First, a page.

Tuesday, 6 August 2019

The Sound of D&D

If you are asked for a musical genre to associate with the fantasy/SF genre, you'd probably choose metal, thinking of, for example:






Alternatively, you might choose the Gustav Holst-inspired film soundtrack classical end of the spectrum, also encompassing whatever type of music Enya is:





Neither of these has ever really sounded like the music that is going on inside my head when I read fantasy and SF fiction or play D&D, though. Fantasy/SF-inspired metal is generally too self-consciously doom-laden, and the classical-inspired stuff tends to be too faux-portentous or grandiose (much as I love me some Wrath of Khan OST).

These things are all a matter of taste, of course, but I more and more am coming around to 1970s jazz fusion as my personal backing music for D&D - specifically, the music generated by the weird conglomeration of virtuosos surrounding keyboard legend and crazed scientologist Chick Corea, particularly the outfit Return to Forever.  What is it about this music that screams JACK VANCE MOTHERFUCKER so loudly in my ear? Is it just that I can totally imagine a Dying-Earth spellcaster mixing potions in her laboratory to this soundtrack in some long-forgotten late-70s exploitation flick?:



Or this kind of sounds like the background music playing while somebody is travelling across the countryside in a never-made anime version of Lyonesse?




Or that this actually does sound like an alien chase in an Arabian desert (wait until the 2:25 mark)?



Or that it sort of feels like Cugel could be in the audience here, nodding his approval?



16 comments:

  1. This question is highly setting dependent to my ears, but if I'm thinking of the Byfield influenced, Moldvayish ur-D&D there's a species of vibesy, melancholic eurojazz around the turn of the 70s that conjures that mood somewhere in my brain. Probably connected to the kind of soundtracking in Italian sword and sandal and fantasy film.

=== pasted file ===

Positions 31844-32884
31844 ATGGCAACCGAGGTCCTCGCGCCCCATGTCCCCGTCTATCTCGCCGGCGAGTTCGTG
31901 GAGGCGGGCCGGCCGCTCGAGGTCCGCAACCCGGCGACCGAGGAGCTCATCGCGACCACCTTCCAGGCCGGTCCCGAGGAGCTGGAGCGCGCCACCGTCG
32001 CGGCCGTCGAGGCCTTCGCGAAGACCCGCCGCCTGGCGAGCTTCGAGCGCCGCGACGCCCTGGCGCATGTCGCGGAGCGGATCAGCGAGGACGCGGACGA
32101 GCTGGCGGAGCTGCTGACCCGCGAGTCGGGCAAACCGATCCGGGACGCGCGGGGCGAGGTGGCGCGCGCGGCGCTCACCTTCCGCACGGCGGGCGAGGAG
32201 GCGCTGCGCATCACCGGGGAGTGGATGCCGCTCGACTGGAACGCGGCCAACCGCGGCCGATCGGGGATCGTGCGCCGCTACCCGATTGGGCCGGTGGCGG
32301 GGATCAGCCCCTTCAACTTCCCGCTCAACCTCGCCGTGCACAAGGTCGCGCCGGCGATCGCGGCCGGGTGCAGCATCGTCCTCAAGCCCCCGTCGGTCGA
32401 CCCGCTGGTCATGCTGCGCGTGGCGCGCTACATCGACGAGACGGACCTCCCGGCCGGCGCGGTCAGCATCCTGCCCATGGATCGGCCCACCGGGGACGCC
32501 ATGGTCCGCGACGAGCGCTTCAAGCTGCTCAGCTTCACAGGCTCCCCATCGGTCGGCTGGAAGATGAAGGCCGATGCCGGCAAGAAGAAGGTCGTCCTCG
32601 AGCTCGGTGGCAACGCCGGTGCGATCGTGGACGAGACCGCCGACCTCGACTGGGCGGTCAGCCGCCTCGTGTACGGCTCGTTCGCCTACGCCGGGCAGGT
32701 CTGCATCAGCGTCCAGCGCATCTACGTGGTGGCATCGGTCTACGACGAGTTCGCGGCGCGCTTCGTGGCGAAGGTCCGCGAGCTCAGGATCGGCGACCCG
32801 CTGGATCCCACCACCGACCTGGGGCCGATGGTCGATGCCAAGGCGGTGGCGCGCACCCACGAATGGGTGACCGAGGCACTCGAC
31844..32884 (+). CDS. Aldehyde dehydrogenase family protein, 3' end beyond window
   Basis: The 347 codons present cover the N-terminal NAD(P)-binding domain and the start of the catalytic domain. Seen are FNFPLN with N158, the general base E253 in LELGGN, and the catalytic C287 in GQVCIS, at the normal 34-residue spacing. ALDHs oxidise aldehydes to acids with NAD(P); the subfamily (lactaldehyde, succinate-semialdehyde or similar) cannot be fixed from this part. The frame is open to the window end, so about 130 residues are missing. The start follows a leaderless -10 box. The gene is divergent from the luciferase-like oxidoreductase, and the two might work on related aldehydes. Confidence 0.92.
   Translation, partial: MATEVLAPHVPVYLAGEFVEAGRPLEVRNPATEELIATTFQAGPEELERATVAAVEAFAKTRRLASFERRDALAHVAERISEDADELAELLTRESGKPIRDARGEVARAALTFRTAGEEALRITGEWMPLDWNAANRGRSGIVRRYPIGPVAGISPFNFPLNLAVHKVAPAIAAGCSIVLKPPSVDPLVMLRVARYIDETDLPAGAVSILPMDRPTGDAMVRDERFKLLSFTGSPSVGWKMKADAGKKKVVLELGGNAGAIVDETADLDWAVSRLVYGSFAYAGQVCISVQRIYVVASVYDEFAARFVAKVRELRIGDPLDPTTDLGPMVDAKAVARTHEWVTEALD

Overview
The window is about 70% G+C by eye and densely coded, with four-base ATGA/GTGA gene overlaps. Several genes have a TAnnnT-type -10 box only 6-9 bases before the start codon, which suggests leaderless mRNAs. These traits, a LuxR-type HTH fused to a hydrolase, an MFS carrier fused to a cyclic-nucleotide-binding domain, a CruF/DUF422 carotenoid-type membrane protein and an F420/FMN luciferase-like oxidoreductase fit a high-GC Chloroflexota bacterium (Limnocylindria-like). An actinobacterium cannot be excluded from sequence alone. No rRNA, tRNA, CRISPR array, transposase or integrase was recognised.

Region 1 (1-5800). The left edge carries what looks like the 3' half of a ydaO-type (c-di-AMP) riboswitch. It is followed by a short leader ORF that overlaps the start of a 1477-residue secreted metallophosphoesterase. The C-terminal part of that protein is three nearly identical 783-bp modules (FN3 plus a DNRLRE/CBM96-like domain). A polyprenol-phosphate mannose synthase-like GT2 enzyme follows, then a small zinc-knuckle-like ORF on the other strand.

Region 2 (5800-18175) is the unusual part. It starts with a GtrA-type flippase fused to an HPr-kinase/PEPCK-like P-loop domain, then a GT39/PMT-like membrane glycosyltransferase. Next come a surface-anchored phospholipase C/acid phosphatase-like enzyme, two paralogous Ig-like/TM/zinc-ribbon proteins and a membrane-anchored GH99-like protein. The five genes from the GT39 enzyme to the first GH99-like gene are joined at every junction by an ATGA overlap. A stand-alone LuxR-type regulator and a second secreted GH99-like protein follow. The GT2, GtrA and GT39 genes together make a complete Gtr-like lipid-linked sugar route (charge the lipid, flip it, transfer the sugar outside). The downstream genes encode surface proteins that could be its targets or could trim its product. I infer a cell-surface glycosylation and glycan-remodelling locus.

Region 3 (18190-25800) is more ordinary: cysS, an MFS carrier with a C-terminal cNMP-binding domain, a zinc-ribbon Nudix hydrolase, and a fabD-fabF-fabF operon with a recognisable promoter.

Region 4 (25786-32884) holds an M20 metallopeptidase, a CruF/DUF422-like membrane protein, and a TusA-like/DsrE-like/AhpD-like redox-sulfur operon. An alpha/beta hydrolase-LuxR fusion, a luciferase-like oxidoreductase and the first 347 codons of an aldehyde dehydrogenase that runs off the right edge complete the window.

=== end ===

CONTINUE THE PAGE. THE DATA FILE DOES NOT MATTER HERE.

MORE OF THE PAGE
https://www.youtube.com/watch?v=rpe7ch8ZmDw

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    1. Or this piece of swedish tolkien-prog
      https://www.youtube.com/watch?v=LC1vpEGLpdQ

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    2. Man yes, that Paesaggi one is so on the money for what I'm talking about.

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    3. i think there's an Et in Arcadia ego note that's being hit there - lilting but also foreboding or communicating longing that can't be fulfilled.

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  2. Maybe because this was the soundtrack of mid-to-low-budget fantasy and sci-fi fare of the '70s and '80s? There was an educational program about libraries with the awesome name "Tomes & Talismans" whose opening I can still remember today. Everyone remembers the lovely if ill-suited keyboard-dominated soundtrack to Ladyhawke, but most forget the soundtrack from Hawk the Slayer or the (far superior) soundtrack from Knopfler for The Princess Bride. (Fewer still probably remember The Archer: Fugitive From the Empire at all.) And the BBC had an electronic-heavy Clannad do the soundtrack for their fantasy-leaning version of Robin Hood. I don't see a huge leap from these to your jazz fusion preferences.